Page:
Executive excellence is examined regularly in publications of all kinds. Some stand out because they cut to the chase on an essential ingredient that will not be ignored. I selected these book titles because they contribute directly to executive excellence.  See if you agree with me.  If you have additions or comments, please share in the Comments Section below.

Executive excellence can be described as the ability to lead a group of senior executives who aren’t tolerating poor performance any time soon.  They are people who, from any distance and as evidenced by the metrics, are leading a company to breakaway success.  They are people who provide and exemplify leadership growth and development.  In other words, they produce exemplary results effectively through other leaders because they guide, instruct and delegate effectively.  These are books I have read, absorbed, taught from and believe in their messages.

Here we go.  Let this be a mirror.

  • Start with Why (Simon Sinek). If an organization is heading for breakaway success in such a visible manner that it can’t be missed, the metrics speak for themselves.  Think Apple.  Simon Sinek used Apple throughout the book to amplify a focus on purpose rather than result, and the result was evident.  Charisma can be quietly inspiring (Bill Gates) and is different from energy or exuberance (Steve Ballmer).

Is your organization purpose-driven?

  • Execution: The Discipline of Getting Things Done (Larry Bossidy, Ram Charan, Charles Burck).  If the purpose is clear, if the strategy is solid does not matter, if a leader and his or her team cannot execute.  Actions speak louder than words; a picture is worth a thousand words.  Show me a leader who knows how to execute and I will show you results.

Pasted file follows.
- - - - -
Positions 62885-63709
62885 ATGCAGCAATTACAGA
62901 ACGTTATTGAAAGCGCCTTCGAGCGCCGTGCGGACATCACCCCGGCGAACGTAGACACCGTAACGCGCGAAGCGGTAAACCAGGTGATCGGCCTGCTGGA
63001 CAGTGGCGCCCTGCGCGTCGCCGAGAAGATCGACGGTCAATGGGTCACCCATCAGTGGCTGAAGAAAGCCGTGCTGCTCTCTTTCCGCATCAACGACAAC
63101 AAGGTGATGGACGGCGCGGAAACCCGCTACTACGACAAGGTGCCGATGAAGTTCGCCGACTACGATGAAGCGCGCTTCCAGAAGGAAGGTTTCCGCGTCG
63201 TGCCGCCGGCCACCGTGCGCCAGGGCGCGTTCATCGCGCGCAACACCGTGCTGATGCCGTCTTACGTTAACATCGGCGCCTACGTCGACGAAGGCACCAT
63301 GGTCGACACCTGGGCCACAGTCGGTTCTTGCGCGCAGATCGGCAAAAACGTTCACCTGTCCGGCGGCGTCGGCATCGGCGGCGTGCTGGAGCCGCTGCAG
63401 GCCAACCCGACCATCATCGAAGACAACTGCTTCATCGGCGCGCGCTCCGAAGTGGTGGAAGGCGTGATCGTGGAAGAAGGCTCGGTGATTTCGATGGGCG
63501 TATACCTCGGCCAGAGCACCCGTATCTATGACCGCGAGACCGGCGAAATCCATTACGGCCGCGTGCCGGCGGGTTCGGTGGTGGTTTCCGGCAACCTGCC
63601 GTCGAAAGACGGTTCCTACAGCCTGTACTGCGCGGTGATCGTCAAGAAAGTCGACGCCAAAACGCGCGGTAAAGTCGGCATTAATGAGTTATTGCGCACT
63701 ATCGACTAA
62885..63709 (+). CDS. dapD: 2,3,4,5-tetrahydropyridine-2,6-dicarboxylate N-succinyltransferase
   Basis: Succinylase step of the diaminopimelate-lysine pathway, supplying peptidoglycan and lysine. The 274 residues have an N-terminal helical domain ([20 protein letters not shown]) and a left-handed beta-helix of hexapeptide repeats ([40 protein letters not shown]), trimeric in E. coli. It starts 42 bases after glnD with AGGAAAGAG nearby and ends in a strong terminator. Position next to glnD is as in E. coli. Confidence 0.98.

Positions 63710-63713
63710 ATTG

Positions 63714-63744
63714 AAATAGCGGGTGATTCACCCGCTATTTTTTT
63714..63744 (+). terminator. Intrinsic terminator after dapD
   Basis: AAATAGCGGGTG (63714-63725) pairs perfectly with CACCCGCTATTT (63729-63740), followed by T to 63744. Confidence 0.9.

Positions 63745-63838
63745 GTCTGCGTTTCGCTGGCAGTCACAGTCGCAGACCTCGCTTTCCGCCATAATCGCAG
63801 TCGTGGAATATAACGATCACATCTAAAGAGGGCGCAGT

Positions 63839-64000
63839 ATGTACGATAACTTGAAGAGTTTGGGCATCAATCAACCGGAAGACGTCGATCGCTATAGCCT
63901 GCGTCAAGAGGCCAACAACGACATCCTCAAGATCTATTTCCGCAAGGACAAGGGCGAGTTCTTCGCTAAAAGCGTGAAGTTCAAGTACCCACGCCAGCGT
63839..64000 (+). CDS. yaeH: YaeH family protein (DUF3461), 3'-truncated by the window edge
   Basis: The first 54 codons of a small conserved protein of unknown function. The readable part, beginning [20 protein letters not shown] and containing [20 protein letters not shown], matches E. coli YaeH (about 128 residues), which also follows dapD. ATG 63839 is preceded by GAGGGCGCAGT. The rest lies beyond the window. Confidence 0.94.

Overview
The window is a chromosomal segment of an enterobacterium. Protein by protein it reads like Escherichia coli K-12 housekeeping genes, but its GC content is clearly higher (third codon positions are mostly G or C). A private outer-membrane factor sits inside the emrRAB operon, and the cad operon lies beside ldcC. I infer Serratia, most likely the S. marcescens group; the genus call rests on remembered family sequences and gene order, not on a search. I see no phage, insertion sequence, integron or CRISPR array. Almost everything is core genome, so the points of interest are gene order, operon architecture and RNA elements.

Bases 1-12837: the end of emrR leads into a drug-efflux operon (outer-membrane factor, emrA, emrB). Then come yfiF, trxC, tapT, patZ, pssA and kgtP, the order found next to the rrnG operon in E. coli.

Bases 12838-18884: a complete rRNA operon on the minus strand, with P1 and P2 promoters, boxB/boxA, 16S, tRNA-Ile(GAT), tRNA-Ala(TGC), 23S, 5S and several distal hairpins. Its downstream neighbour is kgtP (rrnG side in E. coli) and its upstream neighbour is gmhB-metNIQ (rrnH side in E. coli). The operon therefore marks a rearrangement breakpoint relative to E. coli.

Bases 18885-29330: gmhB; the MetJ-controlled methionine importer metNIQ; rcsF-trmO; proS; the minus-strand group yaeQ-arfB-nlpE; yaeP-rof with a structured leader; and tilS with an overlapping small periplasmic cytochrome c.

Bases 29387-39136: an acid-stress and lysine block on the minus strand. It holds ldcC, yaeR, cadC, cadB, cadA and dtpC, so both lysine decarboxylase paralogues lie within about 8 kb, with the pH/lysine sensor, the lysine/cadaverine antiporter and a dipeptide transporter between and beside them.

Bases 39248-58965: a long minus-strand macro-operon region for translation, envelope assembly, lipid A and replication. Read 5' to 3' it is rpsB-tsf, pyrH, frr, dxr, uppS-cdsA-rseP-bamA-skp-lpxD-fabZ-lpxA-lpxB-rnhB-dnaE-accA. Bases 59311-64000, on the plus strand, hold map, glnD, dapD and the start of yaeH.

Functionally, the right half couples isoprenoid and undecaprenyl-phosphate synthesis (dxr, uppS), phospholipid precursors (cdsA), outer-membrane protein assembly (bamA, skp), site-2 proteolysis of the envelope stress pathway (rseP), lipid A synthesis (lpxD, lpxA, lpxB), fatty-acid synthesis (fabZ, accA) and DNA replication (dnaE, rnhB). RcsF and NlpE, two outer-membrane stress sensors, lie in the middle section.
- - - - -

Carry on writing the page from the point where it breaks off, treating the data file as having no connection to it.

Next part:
Are you executing on that great strategy?

  • The Speed of Trust: The One Thing that Changes Everything (Stephen M.R. Covey).  You can FEEL it when you enter a business where people don’t trust one another.  That discomfort lives in the context or background, and that context is defining!  By that I mean the energy, the dynamics that are palpable even if no one says a word.  This discomfort is sometimes referred to as “the elephant in the room.”

Do you foster trustworthiness by your words and deeds?

  • What Got you Here Won’t Get you There  (Marshall Goldsmith).  Executive Excellence requires continually setting a higher bar for self and those who follow you.  Being open to the journey will mean you are in uncharted waters often.

Will you take coaching from a rock?

  • Transparency: How Leaders Create a Culture of Candor (Warren Bennis, Daniel Goleman, James O’Toole).  My copy of this book is dog-eared and often quoted to my executive clients.  I have been known to gift it.  It contains three essays including one on speaking truth to power.

Do you create space for your stakeholders to give you difficult feedback, and are you an invitation for the truth even when it hurts?

Do you share the load AND the ownership for results, privately AND publicly?

  • Reflections on Character and Leadership (Manfred Kets de Vries).  You can succeed (in superficial terms) without having character or nurturing character in others, but you cannot be an excellent executive without it.

Do you ask the hard questions of yourself and others?

  • Good to Great (Jim Collins).  Some of the most humble of executives have inspired some of the most successful companies.

Are you striving for the legacy as well as the reward?

For an additional Recommended Reading List, visit the Executive Resources page, click here.

Pamela Stambaugh, seasoned advisor to executives and their teams, offers assessments (Harrison Assessments and others), coaching, and team facilitation addressing 3 P’s:  Performance, Productivity and People.